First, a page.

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Hypnobirthing - anyone tried it?

(40 Posts)
Daniya Wed 23-Apr-08 10:38:43

Has anyone thought about, or actually tried Hypnobirthing. I just came across it and would be very interested in other people's experiences.

Thanks all!

gillythekid Wed 23-Apr-08 11:01:47

Hi Daniya DH and I have just attended our first session of hypnobirthing and are totally blown away! I've spoken to 3 women who have used it and given birth with a powerful sense of pressure but no pain, intervention or tearing. Our baby is due mid July and we're so excited about the birth and not at all fearful as I may well have been having listened to the endless stream of nightmare labour stories! I watched a DVD of 6 or 7 hypnobirthing couples in labour and I've never seen such a calm and relaxed scene. Check out Marie Mongan's book if you want to know more or better still, book on a course, it's only a few quid more than the NCT and will be SO much more beneficial!

ShowOfHands Wed 23-Apr-08 11:10:40

Daniya, I used hypnobirthing for my dd's birth and found it a positive and useful aid. However, I would warn against believing it will guarantee you the birth you envisage and instead see it as an empowering way of coping with and meeting anything birth throws up (sometimes quite literally). I started off with a home waterbirth but ended up with a hospital transfer, episiotomy, failed ventouse and emergency caesarean. It was not until the cs was performed that it became apparent that dd could never have been born naturally. Still, the hypnobirthing helped throughout. I would advise any woman, hypnobirther or otherwise to expect the unexpected and don't believe any one drug, method or otherwise is a guarantee of anything.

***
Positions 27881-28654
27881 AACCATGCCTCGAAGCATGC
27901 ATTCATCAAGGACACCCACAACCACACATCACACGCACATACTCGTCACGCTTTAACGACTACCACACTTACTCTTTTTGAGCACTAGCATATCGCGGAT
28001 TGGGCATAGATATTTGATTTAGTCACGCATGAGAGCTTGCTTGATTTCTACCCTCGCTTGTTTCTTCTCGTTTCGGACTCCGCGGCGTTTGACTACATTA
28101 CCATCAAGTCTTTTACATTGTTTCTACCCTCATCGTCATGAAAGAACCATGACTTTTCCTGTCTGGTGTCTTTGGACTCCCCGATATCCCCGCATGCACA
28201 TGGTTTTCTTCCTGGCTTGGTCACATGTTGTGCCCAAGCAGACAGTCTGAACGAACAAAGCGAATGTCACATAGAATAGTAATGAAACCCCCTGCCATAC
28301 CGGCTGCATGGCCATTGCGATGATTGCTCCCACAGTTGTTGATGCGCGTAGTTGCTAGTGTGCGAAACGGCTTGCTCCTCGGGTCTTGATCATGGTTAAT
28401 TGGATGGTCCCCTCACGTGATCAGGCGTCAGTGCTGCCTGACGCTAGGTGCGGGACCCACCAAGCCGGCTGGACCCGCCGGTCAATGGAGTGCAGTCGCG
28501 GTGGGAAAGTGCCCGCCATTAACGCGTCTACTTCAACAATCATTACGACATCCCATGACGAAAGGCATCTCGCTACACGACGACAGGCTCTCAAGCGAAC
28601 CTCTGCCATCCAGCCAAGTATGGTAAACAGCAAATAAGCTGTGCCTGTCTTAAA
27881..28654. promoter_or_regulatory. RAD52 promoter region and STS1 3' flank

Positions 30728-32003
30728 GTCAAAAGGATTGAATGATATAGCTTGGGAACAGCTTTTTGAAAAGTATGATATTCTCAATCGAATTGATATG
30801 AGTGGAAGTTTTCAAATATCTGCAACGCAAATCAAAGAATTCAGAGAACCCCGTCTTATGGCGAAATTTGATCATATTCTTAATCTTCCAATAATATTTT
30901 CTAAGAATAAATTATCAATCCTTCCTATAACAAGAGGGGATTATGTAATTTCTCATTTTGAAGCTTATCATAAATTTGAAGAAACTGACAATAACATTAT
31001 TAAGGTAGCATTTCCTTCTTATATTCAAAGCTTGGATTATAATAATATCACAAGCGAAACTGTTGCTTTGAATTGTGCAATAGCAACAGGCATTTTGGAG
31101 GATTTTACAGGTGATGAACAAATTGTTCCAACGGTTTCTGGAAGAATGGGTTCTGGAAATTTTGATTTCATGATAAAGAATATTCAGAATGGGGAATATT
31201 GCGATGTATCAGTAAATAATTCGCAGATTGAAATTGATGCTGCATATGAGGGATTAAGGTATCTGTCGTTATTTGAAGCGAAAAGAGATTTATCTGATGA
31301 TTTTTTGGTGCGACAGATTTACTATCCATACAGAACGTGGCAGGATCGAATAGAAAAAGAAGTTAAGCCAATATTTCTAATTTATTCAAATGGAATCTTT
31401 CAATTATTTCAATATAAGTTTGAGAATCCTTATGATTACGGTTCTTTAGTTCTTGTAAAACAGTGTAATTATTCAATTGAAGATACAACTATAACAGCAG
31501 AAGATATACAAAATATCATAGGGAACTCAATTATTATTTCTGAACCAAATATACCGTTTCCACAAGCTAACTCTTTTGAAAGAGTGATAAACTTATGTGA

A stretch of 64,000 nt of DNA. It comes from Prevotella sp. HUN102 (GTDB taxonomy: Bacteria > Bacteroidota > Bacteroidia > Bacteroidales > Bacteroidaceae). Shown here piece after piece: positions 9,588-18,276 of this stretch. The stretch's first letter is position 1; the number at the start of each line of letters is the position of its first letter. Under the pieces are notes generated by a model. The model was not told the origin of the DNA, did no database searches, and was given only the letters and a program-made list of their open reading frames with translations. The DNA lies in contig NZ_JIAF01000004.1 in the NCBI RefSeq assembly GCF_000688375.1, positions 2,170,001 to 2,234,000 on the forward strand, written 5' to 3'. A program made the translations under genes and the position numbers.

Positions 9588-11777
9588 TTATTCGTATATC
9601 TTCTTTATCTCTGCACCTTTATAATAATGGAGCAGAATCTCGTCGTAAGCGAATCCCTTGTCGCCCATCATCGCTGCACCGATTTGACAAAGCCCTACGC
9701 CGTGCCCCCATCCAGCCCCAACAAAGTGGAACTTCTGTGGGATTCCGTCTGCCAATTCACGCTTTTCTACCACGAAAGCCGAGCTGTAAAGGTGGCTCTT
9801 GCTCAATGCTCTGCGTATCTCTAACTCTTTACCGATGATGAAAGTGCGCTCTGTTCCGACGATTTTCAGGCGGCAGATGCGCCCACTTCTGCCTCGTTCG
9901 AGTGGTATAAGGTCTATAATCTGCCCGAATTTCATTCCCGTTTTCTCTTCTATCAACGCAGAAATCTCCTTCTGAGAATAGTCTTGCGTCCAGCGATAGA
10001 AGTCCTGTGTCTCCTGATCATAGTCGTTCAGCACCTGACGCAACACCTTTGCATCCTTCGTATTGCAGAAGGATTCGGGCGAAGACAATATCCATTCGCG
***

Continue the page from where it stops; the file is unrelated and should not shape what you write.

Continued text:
I don't mean to sound negative but hypnobirthing ime and imo is a method for coping with birth, not a guarantee of an outcome.

That said, it's a fabulous and empowering thing.

Marie Mongan very good. Try Ina May Gaskin as well for a lovely approach and attitude to childbirth.

DiabloCody Wed 23-Apr-08 11:15:02

Very interested in your comments. I will be popping my second baby at the end of the year and would love to try it.

Although with my first one I had all the available drugs, still hurt and teared really nastily.

Great advice Show of Hands!

Kathyis6incheshigh Wed 23-Apr-08 11:22:03

LOL Gillythekid - I take it you haven't actually had the baby yet....

Daniya Wed 23-Apr-08 11:23:34

I have just ordered the book by Marie Mongon from Amazon so I am going to have a read and decide if its something I want to do - the class is quite expensive at £495.

gillythekid Wed 23-Apr-08 11:37:39

Kathyis6incheshigh think I might be having the last laugh come July!! I'm perfectly confident in my body's ability to birth my baby and know that if, like in showofhands case, things don't go according to plan, I've laid the foundations for a more positive experience. There are plenty of 2nd time mums who have successfully used hypnobirthing after a first traumatic labour, I suggest you LOL at them instead!
Daniya our course in London was only £295, are you in the UK?

Kathyis6incheshigh Wed 23-Apr-08 12:08:22

Let's hope so Gillythekid.